I rarely write about the same topic two weeks in a row, but my column last week about quirky road and street names netted some interesting responses from readers that I feel compelled to share.

In the column, I declared that Skowhegan takes the cake for having the most unusual names, including Big Bird, Sesame, Boo and Blah streets, as well as White Chicken Road and MRI Drive.

Other interesting names I cited were Katie Crotch Road in Embden, Bactasanity Drive in Moscow, Goah Way in Liberty, Vipah Lane in Farmington and Weed Lane in Burnham.

Karen, a colleague in our advertising department here at the paper, said that while she was reading the column, she thought for sure I’d mention her street in Waterville — Canabas Avenue — since it was in the same category as Weed Lane (though the kind of weed people smoke is spelled differently).

An email from Al Diamon of Carrabassett Valley cast light on the history of Hernia Hill, a road I mentioned in the column and wondered if it is so steep that people become injured ascending it.

Diamon, who lives on Hernia Hill, says it is, indeed, steep, but not so much as to injure the average walker.

“According to the hill’s earliest residents, the name of this private byway originated in the 1960s, before most vehicles had four-wheel drive,” Diamon writes. “After a snowstorm, cars regularly slid into the ditches trying to make it up the (then unpaved and rutted) incline. The families that arrived every weekend to go skiing devised a system to deal with this hardship. Each Friday evening as everyone showed up, the men would come out of their camps and push the new arrivals up the hill. The women would sit in the car trunks for ballast. This worked pretty well, except for one guy, who just couldn’t stay on the road no matter what. He always ended up in the ditch. After this happened a few times, one of the men, weary of getting him out, complained, ‘You’re going to give us all hernias getting you up this hill.’ In short order, a name was born.”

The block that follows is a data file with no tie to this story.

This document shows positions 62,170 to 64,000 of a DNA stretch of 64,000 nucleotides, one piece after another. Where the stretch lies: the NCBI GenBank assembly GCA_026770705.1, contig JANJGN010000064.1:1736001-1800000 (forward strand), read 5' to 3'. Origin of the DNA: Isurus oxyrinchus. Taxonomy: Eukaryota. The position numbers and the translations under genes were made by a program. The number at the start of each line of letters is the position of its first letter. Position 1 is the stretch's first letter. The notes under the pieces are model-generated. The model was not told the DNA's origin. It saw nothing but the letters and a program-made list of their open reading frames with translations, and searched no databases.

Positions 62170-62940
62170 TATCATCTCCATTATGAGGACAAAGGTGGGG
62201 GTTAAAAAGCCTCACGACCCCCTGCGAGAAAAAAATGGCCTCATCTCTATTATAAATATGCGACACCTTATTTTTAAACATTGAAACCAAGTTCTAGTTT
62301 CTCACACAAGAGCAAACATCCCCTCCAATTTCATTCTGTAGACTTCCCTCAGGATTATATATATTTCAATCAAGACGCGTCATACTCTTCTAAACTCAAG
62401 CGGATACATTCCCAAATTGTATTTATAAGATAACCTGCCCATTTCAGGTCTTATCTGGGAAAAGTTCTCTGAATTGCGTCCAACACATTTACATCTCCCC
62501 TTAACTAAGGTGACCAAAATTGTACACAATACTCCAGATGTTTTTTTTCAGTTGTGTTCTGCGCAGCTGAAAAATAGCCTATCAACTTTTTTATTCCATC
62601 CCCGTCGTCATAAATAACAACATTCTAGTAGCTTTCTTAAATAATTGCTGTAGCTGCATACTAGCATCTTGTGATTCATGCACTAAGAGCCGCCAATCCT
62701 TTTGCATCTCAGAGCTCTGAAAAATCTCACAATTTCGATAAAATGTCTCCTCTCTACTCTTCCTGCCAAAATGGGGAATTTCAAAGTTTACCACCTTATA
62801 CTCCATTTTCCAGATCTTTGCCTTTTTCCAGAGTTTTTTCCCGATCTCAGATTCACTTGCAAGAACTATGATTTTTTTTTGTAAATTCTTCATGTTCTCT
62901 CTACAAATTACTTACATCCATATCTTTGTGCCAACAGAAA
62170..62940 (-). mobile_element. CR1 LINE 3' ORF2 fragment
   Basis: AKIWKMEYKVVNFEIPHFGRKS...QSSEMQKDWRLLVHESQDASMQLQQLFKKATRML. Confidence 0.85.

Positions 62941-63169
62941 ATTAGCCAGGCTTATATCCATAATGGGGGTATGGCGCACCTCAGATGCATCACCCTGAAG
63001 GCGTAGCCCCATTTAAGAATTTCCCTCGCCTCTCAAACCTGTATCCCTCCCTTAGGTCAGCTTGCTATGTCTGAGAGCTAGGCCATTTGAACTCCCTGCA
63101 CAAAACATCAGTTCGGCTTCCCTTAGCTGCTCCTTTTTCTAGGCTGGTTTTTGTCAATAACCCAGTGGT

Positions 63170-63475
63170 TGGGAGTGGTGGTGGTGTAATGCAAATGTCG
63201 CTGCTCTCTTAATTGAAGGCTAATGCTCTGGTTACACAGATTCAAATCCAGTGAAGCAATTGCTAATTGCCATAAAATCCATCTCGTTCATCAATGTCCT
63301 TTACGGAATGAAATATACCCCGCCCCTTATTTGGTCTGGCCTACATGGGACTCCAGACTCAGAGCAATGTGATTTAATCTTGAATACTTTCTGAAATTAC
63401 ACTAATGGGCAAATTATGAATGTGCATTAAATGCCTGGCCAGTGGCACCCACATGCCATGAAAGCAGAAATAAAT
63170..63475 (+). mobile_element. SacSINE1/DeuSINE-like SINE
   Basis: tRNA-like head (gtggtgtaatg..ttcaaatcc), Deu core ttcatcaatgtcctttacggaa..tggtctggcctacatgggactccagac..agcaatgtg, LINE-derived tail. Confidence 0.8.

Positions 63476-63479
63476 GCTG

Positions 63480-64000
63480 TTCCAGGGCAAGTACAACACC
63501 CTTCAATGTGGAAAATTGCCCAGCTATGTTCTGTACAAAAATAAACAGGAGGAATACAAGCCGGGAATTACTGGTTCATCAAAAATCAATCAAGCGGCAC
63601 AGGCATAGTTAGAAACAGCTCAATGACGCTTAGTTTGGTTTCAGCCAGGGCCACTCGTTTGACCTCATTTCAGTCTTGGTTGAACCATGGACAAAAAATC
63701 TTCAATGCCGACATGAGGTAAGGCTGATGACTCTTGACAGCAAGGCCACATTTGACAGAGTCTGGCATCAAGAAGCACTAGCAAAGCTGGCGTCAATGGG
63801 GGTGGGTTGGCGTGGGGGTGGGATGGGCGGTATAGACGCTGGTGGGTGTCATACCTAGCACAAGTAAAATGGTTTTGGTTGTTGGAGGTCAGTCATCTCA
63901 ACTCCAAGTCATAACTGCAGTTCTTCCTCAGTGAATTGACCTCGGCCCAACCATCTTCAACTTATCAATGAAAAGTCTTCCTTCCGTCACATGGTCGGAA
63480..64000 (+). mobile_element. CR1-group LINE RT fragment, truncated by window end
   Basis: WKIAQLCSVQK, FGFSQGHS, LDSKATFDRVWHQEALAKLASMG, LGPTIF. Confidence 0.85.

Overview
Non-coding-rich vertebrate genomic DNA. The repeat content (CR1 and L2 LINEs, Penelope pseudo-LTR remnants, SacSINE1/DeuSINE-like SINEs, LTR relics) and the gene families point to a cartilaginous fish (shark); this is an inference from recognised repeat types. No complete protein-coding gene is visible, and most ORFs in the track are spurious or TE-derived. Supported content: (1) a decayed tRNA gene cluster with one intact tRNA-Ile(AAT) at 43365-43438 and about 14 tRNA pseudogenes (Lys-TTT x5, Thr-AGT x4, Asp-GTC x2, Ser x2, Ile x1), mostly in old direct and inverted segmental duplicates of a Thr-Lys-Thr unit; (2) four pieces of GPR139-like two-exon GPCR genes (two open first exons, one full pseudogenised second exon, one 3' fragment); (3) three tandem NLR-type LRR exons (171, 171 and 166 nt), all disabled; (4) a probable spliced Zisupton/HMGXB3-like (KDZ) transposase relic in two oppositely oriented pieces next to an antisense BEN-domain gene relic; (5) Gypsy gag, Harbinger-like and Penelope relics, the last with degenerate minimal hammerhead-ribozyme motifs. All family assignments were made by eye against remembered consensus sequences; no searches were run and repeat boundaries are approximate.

Diamon goes on to say that when E911 was instituted many years later, town officials asked residents the names of their roads to make the informal names official.

“When they heard about Hernia Hill, they were appalled,” Diamon says. “’You can’t call it that,’ they told the residents. ‘It’ll hurt property values.’ The Hernia Hill gang insisted and eventually prevailed. We now have an official town road sign to prove it.”

Skip Gates of Skowhegan said he enjoyed my column but lamented that I had omitted his favorite: Easy Street in Canaan. Thanks for catching that, Skip.

I got a kick out of a missive from Jeanne Gale of Chesterville, who cited an especially unusual name — Alcohol Mary Road, in Greenwood.

“Though I no longer live in that town, I did find out that Mary made Bootleg Whiskey during Prohibition,” Gale writes. “Little bitty Greenwood. Who knew?”

Debbie Vigue of West Gardiner said she enjoyed the column about “crazy road names” and offered to share another odd one:

“My husband and I were traveling on Rt. 100 between Gray and New Gloucester,” she writes. “We had the Navigator in my vehicle’s Info Center on. Like a Garmin it lists the next road is up ahead.  I happened to glance down and read ‘Road to Nowhere’ Ahead.  I looked at my husband and asked, ‘So do you think this is it for us?’ ”

While further perusing the net, I discovered more quirky ones, though some not in our immediate coverage area: Old Bloody Hill Road in Lewiston, Calling Crow Road and Wisdom Road, both in Chelsea, and Gordon’s Driveway in Norridgewock.

Then there’s Cemetary Drive and Cemetery Drive, both in Dexter (huh?), Down Road in Harmony and Shark Stew Road in Canaan.

But I still think Skowhegan reigns supreme when it comes to idiosyncratic nomenclatures.

I mean, where else can one find a street called “Monkey Speedway”?

 

Amy Calder has been a Morning Sentinel reporter 31 years. Her columns appear here Mondays. She may be reached at [email protected]. For previous Reporting Aside columns, go to centralmaine.com.

 


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